Saturday, 20 September 2014

Eat Here Diet Home


 
 
 
 
Last Sunday Mr V had a mad moment.  It was ‘mad’ because it didn’t have anything to do with Manchester United, who had recently been signed by Manchester United, who was rumoured to be signed according to the Red Café forum, or anything to do with Alex Ferguson – the latter of whom my husband still sorely misses.  Nope, it had nothing to do with any of that at all.  Instead my husband turned to me and said, ‘Do you fancy me taking you out to lunch?’
          Mr V found himself talking to thin air – I was already in the car, engine turned over, revving expectantly, not daring to procrastinate in case the telly went back on and a sudden football match just happened to be playing somewhere in the country with a TV camera trained on the players.
          ‘Don’t you want to spruce yourself up a bit?’ my husband asked as he climbed into the passenger seat.
          ‘Nope,’ I said reversing the car smartly backwards and heading out to the main road.  ‘These shorts and tee are decent enough, and I have some lippy in my handbag.  I’ll put some on when we arrive at–’ I paused and glanced at my husband.  ‘Where exactly are we going?’
          ‘Ah, now that’s the sixty-four-thousand-dollar question,’ he smiled indulgently.
          ‘Ooh, is this some sort of fabulous last-minute surprise?’ I asked, suddenly anxious about the shorts and tee.  My brain did a quick check through which month we were in.  Was it our anniversary?  Or Mr V’s birthday?
          ‘No, I just fancy us having a drive out.  Let’s drive to the countryside.’
          I bulked.  My husband’s words reminded me of my grandparents many moons ago doing a similar thing on a Sunday afternoon.  I wasn’t quite ready to emulate my grandparents.  More and more recently I’ve noticed my husband slowing down somewhat.  The days of having a brisk walk have turned into an amble.  He’s exchanged powering down the ski slopes for strolling around a golf course.  And here we were suddenly tootling off for ‘a drive’.
          ‘We’ll go to Westerham,’ I said as the car steamed along the M25, ‘there are some nice restaurants there according to my sister.’
          ‘Oh no, not there, I really like the idea of getting lost in leafiness.  Come off at the next junction,’ said my husband.
          ‘But that’s Sevenoaks, I’m not sure how leafy–’
          ‘Yes, yes, quick, take a left before you drive past it.’
          So we took a left.  And drove, and drove, and drove a bit more.  There was indeed lots of leafiness but not a restaurant in sight.  As pavements disappeared and roads became little more than lanes thickly edged with trees, my stomach let out a huge rumble.  We’d been driving for about forty-five minutes now.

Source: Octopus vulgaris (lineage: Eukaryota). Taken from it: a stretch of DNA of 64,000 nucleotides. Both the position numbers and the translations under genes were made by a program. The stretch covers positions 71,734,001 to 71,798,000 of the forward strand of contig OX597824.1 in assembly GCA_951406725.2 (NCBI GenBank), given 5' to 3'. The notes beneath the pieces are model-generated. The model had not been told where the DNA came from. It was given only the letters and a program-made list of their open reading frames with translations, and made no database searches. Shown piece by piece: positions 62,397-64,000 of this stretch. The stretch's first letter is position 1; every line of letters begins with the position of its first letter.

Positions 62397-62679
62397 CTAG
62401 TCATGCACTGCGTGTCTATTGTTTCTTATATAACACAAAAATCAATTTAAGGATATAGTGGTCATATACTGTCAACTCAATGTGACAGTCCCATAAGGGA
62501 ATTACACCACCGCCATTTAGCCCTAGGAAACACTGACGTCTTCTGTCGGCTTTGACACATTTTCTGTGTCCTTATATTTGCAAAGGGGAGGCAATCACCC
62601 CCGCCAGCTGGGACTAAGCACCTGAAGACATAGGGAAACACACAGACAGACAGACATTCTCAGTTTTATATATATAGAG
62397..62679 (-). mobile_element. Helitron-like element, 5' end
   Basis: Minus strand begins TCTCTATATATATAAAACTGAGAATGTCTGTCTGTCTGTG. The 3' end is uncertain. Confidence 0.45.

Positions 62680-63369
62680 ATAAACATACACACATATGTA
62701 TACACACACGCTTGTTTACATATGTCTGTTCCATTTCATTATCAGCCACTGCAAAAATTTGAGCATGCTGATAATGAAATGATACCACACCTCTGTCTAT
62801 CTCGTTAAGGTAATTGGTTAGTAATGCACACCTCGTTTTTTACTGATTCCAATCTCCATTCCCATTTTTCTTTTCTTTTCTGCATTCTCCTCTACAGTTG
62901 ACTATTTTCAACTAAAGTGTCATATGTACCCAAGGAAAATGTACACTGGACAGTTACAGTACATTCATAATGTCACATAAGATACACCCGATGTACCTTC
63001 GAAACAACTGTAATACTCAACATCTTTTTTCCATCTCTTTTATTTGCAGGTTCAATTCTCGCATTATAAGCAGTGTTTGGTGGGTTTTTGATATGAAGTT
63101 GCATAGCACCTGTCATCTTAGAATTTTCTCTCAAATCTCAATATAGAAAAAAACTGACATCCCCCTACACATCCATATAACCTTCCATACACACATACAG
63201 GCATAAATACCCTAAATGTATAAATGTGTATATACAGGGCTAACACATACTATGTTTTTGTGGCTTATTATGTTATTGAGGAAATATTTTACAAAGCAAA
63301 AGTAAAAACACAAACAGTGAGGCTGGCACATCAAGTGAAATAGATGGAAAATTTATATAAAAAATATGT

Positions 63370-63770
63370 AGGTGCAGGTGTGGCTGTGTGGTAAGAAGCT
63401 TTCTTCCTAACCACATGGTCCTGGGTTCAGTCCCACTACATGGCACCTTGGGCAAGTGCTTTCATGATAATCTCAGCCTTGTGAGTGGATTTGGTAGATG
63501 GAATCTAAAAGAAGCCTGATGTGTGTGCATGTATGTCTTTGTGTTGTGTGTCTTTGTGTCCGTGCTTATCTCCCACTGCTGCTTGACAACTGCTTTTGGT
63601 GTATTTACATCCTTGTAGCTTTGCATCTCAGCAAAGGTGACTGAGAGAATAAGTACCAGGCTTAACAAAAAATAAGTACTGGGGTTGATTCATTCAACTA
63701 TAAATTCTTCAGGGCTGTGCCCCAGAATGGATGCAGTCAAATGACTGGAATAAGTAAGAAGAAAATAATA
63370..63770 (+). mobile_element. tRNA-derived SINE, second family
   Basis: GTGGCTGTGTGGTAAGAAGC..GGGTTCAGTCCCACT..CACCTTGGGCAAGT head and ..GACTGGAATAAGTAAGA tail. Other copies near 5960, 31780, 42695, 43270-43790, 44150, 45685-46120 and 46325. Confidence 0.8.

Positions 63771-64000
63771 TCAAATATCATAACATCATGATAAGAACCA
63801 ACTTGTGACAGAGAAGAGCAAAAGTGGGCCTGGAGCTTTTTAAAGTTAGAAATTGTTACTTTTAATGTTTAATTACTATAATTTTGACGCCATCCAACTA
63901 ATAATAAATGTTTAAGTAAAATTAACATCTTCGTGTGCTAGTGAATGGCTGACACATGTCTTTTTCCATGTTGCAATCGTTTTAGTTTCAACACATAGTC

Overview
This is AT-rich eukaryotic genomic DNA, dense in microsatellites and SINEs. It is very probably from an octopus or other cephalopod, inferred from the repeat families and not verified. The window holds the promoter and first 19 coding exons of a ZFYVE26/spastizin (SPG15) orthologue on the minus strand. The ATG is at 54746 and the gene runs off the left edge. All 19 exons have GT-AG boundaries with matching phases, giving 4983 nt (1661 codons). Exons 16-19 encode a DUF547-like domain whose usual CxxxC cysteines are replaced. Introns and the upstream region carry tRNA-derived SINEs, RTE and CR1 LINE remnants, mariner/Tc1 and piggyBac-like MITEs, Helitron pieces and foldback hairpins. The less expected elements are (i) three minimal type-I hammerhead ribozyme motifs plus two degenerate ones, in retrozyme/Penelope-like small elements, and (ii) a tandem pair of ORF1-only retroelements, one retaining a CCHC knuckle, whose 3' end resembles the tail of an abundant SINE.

‘At this rate we’re going to miss lunch altogether,’ I complained.  ‘And look,’ I pointed to a sign, ‘we’re now heading towards Westerham.  I knew we should have stayed on the motorway.’
          ‘But isn’t this wonderful?’ said my husband contentedly.  ‘I just love driving out and getting lost.  It clears the mind.’
          I stared grimly through the windscreen concentrating on the meandering narrow road which was doing nothing for my mind whatsoever.  We were in the heart of National Trust walking land.  I’d much have preferred to be out there, hiking boots on, with pooch straining at her lead.
          ‘Fantastic houses round here,’ Mr V pointed towards an ancient low-slung building with higgledy-piggledy windows and a crooked slate roof.  ‘Full of English charm.  That place wouldn’t look remiss on a box of chocolates.’
          At the thought of chocolates, indeed any form of sustenance, my stomach let out another growl of hunger.
          ‘I’m stopping at the first restaurant we come across,’ I warned, as a pub swung into view.  Result!
          ‘It’s a pub,’ Mr V protested.
          ‘Yes, but with a bit of luck it will also have pub grub.  If we don’t stop and eat soon, I’ll faint.’
          I swung the car through a pair of rustic gates.  The wheels crunched over golden gravel, and I slotted the car into the last available parking space.  The place might be in the middle of nowhere, but it was clearly popular – the car park was packed.  To the side was a large woodland garden made all the more bucolic by a huge golden sun pouring its warm rays onto cream parasols dotted around wooden trestle tables.  Terracotta tubs exploded with geraniums, lavender and giant daisies while bees buzzed lazily around them.  I passed a sign that said ‘Dogs Welcome’ and was astounded to see a number of dogs sitting obediently at the feet of families who were tucking into Sunday lunch al fresco.  I offered a silent prayer of thanks heavenwards that we hadn’t brought the pooch along.  Glancing around, the doggy crew consisted of well-behaved Labradors and Retrievers.  There was absolutely no way the folk here were ready for an over-excited food-obsessed beagle hell-bent on mugging the waitress for a platter of roast beef and Yorkshire pud.
          Inside we were shown to a table-for-two and given menus which boasted all the produce was fresh and locally sourced.  With great gusto, we duly tucked in, which just goes to show that sometimes my husband’s mad moments are really quite delightfully sane and civilised.  Which reminds me.
          A husband and wife were dining out.  Having finished their mains, they decided to have ice-cream for dessert.  ‘What flavours of ice-cream do you have?’ asked the husband.  ‘Let me think,’ said the new waitress in a hoarse voice, ‘there’s vanilla, strawberry, and chocolate.’  Trying to be sympathetic, the husband asked, ‘Do you have laryngitis?’  ‘No,’ replied the new waitress with some effort, ‘just…um…vanilla, strawberry and chocolate…’
 
 
 
 

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